DUSHANBE (Reuters) - Tajikistan’s president, Imomali Rakhmon, has won a new seven-year term after his only serious rival was barred from running, but he faces a challenge to ensure stability in a volatile country that borders Afghanistan.
The Moscow-backed strongman leader, at the helm of the poorest former-Soviet nation since 1992, keeps Tajikistan’s small and disparate opposition in check, and civil society is weak. But he faces rising social tension in a Muslim nation where nearly half the 8 million population live in poverty.
Rakhmon received 83.1 percent of the vote in Wednesday’s election after all ballots were counted, Central Election Commission Chairman (CEC) Shermukhammad Shokhiyon told a news briefing. Turnout at the election was 86.6 percent.
“The election of the president of the Republic of Tajikistan was held in strict conformity with the law and in line with the principles of democracy, freely and transparently,” Shokhiyon said.
Rakhmon, a 61-year-old former Soviet state farm head, ran against five little-known, mainly loyal candidates.
His only serious rival, 65-year-old rights activist Oynihol Bobonazarova, had said her backers had been obstructed in trying to gather the 210,000 signatures needed to run.
Shokhiyon said the CEC had received no complaints from the candidates, voters or observers during and after the vote.
Rakhmon has overseen constitutional amendments that lengthened and increased the number of terms he can be president. The new seven-year term he has won must be his last and he must step down in 2020, according to the constitution.
The West has not recognised a single election in Tajikistan to be free and fair. A delegation of the Organisation for Security and Cooperation in Europe, which monitored the election, is due to present its conclusions later on Thursday.
Bobonazarova, backed by the Islamic Revival Party, Tajikistan’s second largest political force, and by the liberal Social Democrats, berated Rakhmon for his rising personality cult and crackdowns on independent media and religious freedom.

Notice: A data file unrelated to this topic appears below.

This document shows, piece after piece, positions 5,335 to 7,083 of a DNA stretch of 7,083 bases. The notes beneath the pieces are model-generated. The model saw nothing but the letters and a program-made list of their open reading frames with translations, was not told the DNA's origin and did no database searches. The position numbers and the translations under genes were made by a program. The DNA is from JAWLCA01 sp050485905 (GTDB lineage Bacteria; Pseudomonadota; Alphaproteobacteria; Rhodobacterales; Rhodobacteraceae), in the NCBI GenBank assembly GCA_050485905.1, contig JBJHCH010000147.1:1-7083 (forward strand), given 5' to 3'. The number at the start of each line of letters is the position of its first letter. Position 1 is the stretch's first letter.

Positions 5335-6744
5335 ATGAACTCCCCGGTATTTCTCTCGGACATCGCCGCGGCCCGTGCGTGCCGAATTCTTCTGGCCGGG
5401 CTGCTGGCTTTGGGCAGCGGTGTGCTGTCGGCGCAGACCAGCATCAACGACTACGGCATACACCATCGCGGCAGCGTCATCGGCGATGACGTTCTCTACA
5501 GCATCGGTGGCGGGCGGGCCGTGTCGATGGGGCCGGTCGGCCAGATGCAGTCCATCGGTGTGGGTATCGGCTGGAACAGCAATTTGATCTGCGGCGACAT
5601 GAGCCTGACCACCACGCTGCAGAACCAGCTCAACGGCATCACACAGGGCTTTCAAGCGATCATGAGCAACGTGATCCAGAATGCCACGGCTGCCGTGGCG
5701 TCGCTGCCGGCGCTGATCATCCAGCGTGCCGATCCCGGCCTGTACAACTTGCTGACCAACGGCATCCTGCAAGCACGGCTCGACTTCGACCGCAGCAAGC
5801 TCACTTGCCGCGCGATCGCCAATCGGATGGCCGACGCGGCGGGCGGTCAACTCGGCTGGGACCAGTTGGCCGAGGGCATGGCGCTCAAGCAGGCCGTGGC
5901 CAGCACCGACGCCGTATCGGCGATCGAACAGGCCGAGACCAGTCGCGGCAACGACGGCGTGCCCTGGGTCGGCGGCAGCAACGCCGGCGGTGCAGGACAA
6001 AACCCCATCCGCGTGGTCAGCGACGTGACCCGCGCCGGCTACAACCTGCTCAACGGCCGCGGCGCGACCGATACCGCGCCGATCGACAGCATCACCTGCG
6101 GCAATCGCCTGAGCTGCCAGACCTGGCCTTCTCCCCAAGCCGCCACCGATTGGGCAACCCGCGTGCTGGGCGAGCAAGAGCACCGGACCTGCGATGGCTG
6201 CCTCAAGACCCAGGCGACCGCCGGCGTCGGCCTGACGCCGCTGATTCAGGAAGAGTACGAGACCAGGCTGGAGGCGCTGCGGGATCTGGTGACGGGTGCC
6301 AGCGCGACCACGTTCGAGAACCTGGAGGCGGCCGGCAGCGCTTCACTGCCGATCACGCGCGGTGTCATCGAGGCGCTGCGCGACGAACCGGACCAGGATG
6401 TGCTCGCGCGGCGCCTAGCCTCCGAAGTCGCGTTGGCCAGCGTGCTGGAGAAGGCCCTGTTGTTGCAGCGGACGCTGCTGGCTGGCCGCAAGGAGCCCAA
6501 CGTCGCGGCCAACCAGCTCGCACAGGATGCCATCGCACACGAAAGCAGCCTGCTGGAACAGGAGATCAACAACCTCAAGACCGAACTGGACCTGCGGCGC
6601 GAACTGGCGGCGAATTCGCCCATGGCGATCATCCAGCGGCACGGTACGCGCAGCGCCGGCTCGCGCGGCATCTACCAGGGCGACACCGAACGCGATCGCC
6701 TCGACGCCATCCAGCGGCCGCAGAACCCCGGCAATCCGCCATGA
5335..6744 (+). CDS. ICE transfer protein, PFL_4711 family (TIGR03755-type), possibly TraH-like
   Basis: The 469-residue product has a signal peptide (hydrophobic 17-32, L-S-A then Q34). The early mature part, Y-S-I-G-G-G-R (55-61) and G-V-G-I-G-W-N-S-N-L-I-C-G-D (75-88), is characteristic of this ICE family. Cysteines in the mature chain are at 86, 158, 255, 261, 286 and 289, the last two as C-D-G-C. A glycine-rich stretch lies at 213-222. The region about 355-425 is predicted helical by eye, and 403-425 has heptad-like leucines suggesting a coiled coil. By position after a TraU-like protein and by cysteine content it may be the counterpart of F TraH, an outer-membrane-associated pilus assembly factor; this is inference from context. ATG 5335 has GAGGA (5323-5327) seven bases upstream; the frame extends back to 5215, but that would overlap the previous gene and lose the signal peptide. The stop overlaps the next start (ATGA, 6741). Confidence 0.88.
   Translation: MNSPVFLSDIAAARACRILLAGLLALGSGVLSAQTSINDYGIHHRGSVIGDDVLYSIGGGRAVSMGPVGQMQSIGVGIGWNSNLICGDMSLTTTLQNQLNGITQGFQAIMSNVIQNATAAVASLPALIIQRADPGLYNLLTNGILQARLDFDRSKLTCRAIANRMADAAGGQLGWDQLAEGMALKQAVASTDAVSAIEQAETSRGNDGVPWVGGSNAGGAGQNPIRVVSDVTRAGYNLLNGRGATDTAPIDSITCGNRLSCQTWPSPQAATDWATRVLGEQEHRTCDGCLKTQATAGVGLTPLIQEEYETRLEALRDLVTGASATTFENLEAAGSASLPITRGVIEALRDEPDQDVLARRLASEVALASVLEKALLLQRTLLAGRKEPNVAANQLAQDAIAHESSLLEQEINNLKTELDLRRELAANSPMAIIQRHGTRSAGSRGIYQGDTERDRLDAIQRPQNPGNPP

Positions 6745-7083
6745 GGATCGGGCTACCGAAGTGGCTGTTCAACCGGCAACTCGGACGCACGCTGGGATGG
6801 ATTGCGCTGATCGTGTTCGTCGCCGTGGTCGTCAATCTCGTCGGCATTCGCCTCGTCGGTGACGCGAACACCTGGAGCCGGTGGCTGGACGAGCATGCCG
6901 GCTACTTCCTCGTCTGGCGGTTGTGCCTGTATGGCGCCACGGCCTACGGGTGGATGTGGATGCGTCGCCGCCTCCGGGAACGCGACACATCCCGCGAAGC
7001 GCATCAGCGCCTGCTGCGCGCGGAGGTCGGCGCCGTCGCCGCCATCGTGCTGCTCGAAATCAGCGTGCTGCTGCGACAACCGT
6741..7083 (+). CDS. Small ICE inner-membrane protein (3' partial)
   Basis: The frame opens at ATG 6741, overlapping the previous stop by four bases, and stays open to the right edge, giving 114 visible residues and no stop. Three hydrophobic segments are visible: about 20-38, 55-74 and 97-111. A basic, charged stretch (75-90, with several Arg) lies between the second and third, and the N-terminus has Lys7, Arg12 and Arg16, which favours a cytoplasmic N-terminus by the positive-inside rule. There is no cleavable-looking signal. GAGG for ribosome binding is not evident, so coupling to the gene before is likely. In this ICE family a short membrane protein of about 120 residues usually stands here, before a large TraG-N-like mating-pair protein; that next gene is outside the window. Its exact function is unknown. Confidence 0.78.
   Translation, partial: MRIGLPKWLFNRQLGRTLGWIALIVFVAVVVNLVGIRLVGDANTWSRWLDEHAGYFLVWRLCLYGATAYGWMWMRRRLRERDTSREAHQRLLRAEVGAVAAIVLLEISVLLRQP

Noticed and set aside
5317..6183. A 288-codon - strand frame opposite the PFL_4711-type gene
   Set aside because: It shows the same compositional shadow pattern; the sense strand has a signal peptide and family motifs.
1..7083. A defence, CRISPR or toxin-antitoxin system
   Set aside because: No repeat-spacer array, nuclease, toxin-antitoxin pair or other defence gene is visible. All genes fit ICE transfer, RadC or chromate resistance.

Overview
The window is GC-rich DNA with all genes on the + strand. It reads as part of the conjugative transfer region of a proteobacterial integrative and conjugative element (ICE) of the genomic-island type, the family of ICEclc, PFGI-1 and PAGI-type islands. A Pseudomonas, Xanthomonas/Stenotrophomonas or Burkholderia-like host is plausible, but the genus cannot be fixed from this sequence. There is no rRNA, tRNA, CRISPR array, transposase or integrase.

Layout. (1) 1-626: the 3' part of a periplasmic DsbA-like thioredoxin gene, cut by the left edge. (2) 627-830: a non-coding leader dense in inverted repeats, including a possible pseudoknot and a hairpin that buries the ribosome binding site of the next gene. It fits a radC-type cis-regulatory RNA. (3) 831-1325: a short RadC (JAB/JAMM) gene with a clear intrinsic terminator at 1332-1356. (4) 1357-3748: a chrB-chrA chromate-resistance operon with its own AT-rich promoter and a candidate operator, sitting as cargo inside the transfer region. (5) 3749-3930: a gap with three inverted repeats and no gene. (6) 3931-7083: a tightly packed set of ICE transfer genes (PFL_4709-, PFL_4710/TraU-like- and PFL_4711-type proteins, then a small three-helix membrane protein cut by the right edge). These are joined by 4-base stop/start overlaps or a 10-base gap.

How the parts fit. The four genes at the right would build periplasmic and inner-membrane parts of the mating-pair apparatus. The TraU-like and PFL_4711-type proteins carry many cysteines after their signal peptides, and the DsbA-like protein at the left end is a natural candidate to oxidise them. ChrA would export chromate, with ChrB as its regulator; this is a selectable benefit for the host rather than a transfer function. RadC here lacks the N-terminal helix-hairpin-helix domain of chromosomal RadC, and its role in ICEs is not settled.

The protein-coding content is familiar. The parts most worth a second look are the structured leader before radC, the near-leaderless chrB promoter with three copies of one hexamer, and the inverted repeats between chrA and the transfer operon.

Tajik political analyst Saimiddin Dustov called the vote “a travesty of an election”. “Civil society is indignant, but due to its weakness it lacks resolve to take any action,” he said.
“This means that this imitation of an election was successful, and Mr. Rakhmon has been given carte blanche to do what he pleases, as it was always the case before.”
Tajikistan, where tens of thousands of people were killed during a 1992-97 civil war in which Rakhmon’s Moscow-backed secular government fought against Islamist militants, remains a poor country in Central Asia riven by ethnic divisions.
Conflicts have occurred across the border in Kyrgyzstan. Uzbekistan, courted by the West and Russia for its energy resources and strategic position, has suffered sporadic bombings and shootings authorities blame on Islamist militants.
In a sign of continued instability, Rakhmon had to send troops and armour to quell the riotous Gorno-Badakhshan region in the country’s east in July last year after rebels of a former warlord killed a security services general there, defying the authority of his government.
Many of Rakhmon’s opponents in the civil war won by his secular government are now in the Islamic Revival Party.
By barring moderate opposition candidate Bobonazarova, secular authorities risk radicalising the opposition.
“Rakhmon now has two options - either he musters up courage and launches reforms in society and structures of state power; or he continues with his old policies, in which case he won’t stay in power until 2020,” Khikmatullo Saifullozoda, a senior member of the Islamic Revival Party, told Reuters.
Rakhmon, like other Central Asian leaders, could face security threats from Islamist militants in neighbouring Afghanistan after the planned withdrawal of U.S.-led forces in 2014. Tajikistan also lies on a heroin trafficking route from Afghanistan to Russia and Europe.
In October, Dushanbe ratified a deal with Moscow under which Russian soldiers will be deployed at a base in Tajikistan for three decades. In return, Tajik officials said, Rakhmon won a deal allowing some duty-free imports of oil products and agreement by Moscow not to get tougher on Tajik migrants.
Rakhmon has repeatedly voiced concerns that the spread of a militant form of Islam similar to that of the Taliban in Afghanistan could shatter the peace in his country.
The Moscow-led Collective Security Treaty Organisation, which unites six former Soviet republics, said in September that it would provide “additional collective assistance” to Tajikistan to guard its border with Afghanistan after the pullout of most U.S.-led combat troops in 2014.
Writing by Dmitry Solovyov; Editing by Elizabeth Piper